After the 10th hour: I stopped taking records as I was trying desperately to go to sleep. I spent much of it either in front of the television or on Twitter. I finally went to sleep at around 2:00AM.
Looking at my records of what I went through and comparing it to this curve I definitely match the positive trend. I do recall periods of high productivity and after reading the summaries I made on the journal articles during this period are fair and reasonable. No brilliant conclusions made but productivity was present.
I am someone who is sensitive to caffeine and the amount I ingested yesterday is well beyond the amount I normally have. It was not surprising how my body responded to it which was rapid. Initially I was able to do some work but by mid afternoon I couldn’t do anything. I tried numerous times to read media reports and found that I could not understand anything that had been written.
And given that, I decided not to cook dinner. One experiment for the day was enough and it had diminished my ability to interpret written words. I wasn’t going to risk messing with written instructions. I experienced periods of irritability. These were directly related to being unable to concentrate or unable to multitask. I really felt that I was not getting anything done.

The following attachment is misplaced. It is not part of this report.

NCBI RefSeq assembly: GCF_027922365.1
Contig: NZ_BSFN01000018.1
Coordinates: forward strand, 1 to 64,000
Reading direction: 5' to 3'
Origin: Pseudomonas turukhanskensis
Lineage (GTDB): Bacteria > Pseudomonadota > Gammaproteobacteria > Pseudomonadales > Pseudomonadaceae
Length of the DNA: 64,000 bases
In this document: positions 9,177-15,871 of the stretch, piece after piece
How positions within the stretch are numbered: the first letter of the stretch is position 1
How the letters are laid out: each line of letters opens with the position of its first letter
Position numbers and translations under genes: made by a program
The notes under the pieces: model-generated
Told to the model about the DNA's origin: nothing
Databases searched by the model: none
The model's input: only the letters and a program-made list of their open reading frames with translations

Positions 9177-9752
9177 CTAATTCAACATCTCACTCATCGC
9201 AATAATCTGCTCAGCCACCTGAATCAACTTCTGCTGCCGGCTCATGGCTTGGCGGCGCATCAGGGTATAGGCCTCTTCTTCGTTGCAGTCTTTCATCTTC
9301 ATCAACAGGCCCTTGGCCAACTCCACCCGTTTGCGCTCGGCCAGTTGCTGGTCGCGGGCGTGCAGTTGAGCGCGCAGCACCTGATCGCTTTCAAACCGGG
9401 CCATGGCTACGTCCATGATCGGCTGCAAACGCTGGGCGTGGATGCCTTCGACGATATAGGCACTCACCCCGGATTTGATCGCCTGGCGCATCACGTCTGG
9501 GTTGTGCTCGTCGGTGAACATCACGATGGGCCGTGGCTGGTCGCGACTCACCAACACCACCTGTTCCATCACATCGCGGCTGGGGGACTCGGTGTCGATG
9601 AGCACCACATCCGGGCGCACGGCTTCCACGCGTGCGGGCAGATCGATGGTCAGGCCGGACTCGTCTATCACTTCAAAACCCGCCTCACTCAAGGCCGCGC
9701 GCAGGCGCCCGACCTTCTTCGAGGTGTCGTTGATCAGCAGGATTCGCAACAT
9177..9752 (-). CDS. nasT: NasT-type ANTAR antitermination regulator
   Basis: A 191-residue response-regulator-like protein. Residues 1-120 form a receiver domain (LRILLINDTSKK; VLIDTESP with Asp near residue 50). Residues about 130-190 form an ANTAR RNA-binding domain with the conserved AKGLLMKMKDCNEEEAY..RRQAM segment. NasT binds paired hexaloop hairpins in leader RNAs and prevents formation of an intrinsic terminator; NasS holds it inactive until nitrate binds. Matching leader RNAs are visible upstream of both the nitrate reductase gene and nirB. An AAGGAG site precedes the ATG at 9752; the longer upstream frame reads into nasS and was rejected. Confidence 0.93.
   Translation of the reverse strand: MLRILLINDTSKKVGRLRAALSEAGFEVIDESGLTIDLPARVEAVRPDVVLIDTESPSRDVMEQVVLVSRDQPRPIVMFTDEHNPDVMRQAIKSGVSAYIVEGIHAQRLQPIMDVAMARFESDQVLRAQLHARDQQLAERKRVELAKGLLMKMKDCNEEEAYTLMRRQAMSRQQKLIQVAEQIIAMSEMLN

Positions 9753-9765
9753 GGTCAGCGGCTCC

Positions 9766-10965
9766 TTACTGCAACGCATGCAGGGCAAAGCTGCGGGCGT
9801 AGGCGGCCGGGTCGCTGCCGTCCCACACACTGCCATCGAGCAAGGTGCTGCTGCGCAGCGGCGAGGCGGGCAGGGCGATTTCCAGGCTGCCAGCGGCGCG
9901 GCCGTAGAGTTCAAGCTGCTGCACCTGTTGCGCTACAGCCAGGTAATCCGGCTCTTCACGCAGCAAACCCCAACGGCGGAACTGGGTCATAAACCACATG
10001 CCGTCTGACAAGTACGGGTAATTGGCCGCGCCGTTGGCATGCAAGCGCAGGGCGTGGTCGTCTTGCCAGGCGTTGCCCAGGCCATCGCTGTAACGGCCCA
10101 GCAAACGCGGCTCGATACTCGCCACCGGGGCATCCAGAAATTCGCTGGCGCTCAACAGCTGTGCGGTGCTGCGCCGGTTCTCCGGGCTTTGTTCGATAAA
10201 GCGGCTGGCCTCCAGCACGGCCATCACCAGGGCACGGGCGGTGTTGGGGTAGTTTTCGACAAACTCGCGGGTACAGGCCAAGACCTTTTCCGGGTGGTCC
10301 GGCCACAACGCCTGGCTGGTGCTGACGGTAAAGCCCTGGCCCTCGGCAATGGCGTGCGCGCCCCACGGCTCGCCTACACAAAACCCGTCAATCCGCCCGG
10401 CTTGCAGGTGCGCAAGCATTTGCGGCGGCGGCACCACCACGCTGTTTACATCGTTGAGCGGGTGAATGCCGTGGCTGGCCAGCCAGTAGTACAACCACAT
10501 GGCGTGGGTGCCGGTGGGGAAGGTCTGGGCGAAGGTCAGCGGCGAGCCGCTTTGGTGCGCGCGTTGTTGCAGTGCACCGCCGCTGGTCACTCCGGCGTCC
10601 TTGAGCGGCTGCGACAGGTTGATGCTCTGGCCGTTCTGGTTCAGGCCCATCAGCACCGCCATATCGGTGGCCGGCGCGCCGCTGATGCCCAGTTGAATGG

There was definitely none of this happening:
I finally fell asleep at around 2:00AM this morning but to be honest the falling sleep was akin to collapsing from sheer exhaustion. I woke up today after 7.5 hours of sleep feeling rested. I also had a slight headache with I suspect is due to caffeine withdrawal, (Point 4 specifically but there is also a lot of interesting information there as well). I have stayed away from caffeine today. And the only thing I’ve drunk is water.
I can’t see myself doing anything like this to myself again. And if I do, I’m going to need to enlist someone else to make the observations and make accurate measurements along the way. It was fun though I am grateful that I did not need to do anything important yesterday.
Yes, this post does exceed 500 words although it is the shortest and worst referenced lab write up that I have ever done. However, you can’t complain about not knowing what it was that I did or how I did it.